One unintended consequence of this newfangled declaration? I've suddenly been eating far more meatless meals made from pantry staples (think beans, lentils, eggs, and grains). My favorite dish as of late has been a Mediterranean-North African twist on eggs in purgatory, prepared by baking eggs in a slow-simmered onion-and-tomato sauce spiced heavily with cinnamon, allspice, and cloves.
Baked eggs of any sort are often thought of as a brunch dish, but I actually love to eat this any time of day, dinner included; the faraway flavors of the sauce make this dish the perfect way to end a long day. Keep reading if you want a recipe for cinnamon-spiced eggs.
A simple way to spice up your life is to start with your daily cuppa joe. Instead of sugar, you can use spices like nutmeg, cinnamon, or a pumpkin spice mixture to help add some flair to your coffee. Research has shown that cinnamon can temper the blood sugar surge that follows a sweet treat, so get creative and add some cinnamon to your meals! Use it in fresh fruit salads, yogurt, or even this cucumber salad.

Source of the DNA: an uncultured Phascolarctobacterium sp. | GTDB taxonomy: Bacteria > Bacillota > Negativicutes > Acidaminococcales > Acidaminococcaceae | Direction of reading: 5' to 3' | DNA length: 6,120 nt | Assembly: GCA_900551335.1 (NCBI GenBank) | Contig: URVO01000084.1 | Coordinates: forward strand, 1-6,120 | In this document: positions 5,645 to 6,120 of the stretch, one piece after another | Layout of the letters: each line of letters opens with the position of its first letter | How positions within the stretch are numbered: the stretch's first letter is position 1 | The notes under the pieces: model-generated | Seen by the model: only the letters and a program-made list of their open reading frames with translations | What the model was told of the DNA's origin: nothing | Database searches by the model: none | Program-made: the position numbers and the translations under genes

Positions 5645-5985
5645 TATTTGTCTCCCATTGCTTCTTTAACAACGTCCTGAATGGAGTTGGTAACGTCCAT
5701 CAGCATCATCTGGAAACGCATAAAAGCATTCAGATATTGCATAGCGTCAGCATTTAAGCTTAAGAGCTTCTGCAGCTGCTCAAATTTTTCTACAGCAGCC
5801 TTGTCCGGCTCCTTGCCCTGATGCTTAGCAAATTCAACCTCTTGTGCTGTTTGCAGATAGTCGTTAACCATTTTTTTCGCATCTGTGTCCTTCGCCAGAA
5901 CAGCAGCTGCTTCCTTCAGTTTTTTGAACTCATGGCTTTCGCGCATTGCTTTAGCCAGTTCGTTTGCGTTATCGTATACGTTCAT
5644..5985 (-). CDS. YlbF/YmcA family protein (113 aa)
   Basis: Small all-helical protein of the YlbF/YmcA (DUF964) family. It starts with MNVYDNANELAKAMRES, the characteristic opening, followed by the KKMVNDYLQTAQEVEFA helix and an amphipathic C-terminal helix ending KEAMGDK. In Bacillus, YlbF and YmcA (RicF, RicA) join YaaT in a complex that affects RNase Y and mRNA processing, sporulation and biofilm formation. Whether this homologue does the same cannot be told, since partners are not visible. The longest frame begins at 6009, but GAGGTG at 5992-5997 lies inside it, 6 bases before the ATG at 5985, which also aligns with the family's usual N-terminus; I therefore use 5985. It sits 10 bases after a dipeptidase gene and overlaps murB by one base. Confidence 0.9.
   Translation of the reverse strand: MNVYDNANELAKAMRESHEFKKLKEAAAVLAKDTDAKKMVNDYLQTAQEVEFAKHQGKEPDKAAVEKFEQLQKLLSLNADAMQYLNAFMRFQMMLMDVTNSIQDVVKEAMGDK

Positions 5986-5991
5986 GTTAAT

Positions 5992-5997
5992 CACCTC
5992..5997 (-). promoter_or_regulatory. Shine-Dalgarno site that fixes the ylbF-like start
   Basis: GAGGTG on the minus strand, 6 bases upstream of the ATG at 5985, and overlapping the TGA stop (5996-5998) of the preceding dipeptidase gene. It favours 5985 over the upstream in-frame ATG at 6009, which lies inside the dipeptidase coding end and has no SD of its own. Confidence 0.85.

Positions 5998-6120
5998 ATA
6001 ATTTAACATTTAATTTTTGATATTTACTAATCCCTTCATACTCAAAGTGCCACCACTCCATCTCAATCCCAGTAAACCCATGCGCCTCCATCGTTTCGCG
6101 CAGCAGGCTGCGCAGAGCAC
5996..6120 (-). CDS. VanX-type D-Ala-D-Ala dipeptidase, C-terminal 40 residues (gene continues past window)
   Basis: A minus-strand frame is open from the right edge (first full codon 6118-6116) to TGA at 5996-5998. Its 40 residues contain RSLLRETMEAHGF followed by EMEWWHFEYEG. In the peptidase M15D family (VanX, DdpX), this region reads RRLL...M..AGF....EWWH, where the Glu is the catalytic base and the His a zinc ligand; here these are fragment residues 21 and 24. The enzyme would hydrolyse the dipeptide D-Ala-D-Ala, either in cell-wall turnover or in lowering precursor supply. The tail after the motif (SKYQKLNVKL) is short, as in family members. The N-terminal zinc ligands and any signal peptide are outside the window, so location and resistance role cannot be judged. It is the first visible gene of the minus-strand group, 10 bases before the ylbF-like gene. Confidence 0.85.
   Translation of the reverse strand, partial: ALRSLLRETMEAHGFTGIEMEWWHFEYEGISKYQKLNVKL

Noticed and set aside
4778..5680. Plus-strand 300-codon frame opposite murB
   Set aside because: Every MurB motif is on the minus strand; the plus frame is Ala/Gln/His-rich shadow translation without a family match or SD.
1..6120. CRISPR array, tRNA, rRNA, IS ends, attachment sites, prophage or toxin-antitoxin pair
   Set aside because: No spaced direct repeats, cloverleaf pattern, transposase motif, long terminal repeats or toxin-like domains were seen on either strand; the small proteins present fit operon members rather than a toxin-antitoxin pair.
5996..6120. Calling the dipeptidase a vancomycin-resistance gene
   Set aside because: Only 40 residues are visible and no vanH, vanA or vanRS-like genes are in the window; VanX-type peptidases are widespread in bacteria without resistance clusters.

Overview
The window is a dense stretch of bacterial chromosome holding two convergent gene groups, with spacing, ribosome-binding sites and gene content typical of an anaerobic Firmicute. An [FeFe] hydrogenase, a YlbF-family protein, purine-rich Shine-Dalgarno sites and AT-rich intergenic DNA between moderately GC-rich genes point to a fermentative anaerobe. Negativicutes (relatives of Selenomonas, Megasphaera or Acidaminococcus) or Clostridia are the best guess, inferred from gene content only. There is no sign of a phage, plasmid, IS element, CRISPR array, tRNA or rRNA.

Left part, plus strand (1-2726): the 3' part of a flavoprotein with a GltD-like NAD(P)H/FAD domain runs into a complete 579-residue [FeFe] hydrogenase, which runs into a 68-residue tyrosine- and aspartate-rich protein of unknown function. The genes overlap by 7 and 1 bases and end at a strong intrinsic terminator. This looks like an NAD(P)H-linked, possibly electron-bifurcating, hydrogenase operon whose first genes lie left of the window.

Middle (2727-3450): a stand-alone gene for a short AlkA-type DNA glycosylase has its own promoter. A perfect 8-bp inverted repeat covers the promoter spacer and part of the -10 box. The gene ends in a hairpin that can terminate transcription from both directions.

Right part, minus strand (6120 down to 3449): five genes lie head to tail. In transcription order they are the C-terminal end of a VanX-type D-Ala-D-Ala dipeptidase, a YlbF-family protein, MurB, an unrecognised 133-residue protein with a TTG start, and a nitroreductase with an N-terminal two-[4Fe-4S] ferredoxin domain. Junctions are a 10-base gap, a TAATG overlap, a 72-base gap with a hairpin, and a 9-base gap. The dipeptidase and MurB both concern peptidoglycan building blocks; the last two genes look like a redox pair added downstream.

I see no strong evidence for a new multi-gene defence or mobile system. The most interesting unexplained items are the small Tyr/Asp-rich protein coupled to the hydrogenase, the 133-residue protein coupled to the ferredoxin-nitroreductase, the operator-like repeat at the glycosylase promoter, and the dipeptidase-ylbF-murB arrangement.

When it comes to really pungent cayenne, you can experiment by adding it to pasta dishes or sauces to give them a kick. The active ingredient in cayenne spice — capsicum — is said to be able to kill cancer cells without harming healthy ones and help with digestion and gas, so be adventurous when mixing it into dishes.
Some people have a serious hankering for cottage cheese. I like the white stuff alright, but it's the fixins that really make me crave the lowfat snack. Apples and oats are always a delicious addition, and avocado cups make me happy, but the easiest and perhaps tastiest treat I've found so far comes in the form of a cinnamon stick.
When your sweet tooth attacks, satiate it with a few sprinkles of cinnamon on a small bowl of lowfat or nonfat cottage cheese. The combination of the natural spice and cottage cheese will add just the right amount of kick to your taste buds while providing the benefits of calcium, vitamin D, and keeping your blood sugar levels in check. You'll be surprised you're not lapping up dessert!